Thursday, July 23, 1998 Published at 18:48 GMT 19:48 UK
Judges uphold Net names ban
Three judges upheld the injunctions
Two British entrepreneurs banned by a High Court judge from trying to make money by registering Internet sites in the names of famous companies have lost their battle to lift a block on their business.
Richard Conway and Julian Nicholson had argued that their plan to set up domain names for companies such as Marks & Spencer and Virgin was not "passing off" or trade mark infringement.
Five companies - BT, Marks & Spencer, Ladbroke, J. Sainsbury and Virgin - were granted the injunctions after the judge said: "The threat of passing off and trade mark infringement, and the likelihood of confusion arising from infringement of the mark, are made out beyond argument."
In their appeal against the injunctions Mr Conway and Mr Nicholson said the idea was to register Web site names similar to those of well-known companies and then try to sell them to those companies.
The pair denied that their scheme was intended to deceive, infringe trade marks or make money by "passing off" as the companies included in their web site names.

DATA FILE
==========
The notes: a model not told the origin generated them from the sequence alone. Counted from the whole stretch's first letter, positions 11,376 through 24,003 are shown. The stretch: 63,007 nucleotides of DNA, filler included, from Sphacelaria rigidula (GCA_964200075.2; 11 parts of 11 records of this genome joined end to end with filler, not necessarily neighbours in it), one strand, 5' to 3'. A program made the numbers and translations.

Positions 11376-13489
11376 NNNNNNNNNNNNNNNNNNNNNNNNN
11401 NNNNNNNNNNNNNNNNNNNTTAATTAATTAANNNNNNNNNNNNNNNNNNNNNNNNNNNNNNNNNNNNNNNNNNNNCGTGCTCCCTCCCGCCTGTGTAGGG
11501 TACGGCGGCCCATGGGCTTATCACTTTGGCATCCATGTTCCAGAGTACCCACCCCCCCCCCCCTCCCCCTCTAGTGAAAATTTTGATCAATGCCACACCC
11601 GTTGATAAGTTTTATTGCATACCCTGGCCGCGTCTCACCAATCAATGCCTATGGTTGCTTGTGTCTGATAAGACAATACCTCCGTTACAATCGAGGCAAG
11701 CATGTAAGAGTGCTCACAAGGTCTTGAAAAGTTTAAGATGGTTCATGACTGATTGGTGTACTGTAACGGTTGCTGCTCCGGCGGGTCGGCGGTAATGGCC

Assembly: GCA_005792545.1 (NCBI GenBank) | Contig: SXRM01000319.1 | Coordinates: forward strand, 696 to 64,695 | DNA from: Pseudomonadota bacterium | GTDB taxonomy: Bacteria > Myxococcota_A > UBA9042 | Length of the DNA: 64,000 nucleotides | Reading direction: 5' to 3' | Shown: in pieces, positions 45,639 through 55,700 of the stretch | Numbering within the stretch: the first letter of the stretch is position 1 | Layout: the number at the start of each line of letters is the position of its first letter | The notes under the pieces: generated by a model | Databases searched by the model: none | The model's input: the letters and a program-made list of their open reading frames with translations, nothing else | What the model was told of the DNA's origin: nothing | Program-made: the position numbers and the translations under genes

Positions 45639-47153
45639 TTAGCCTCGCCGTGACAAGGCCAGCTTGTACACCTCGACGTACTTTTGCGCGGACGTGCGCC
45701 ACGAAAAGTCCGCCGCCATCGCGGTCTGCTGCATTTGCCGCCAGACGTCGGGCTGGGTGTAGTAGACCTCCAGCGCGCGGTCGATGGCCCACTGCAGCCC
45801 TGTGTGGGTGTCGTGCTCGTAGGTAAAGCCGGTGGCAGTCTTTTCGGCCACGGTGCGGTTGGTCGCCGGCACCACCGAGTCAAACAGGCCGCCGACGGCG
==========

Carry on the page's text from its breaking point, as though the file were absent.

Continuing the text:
They argued that their actions were no different to those who stockpile old car numbers or buy plots of blocking land to sell to developers and denied doing anything unlawful.
Dismissing their appeal Lord Justice Aldous ruled: "The domain names were registered to take advantage of the distinctive character and reputation of the marks.
"That is unfair and detrimental."
Lord Justice Aldous said he believed that the names registered by the appellants were "instruments of fraud".
The registered domain names included "ladbrokes.com", "marksandspencer.com" and even "spice-girls.net" and "buckinghampalace.org".
The pair had not told the organisations concerned they were registering the names at a cost of £150 each.
The companies or individuals only knew about it when Mr Conway and Mr Nicholson wrote to them offering the name for sale or hire.
Mr Conway wrote to Burger King offering to sell them the name "burgerking.co.uk" for £25,000 plus VAT, otherwise it would be available for sale to any other interested party.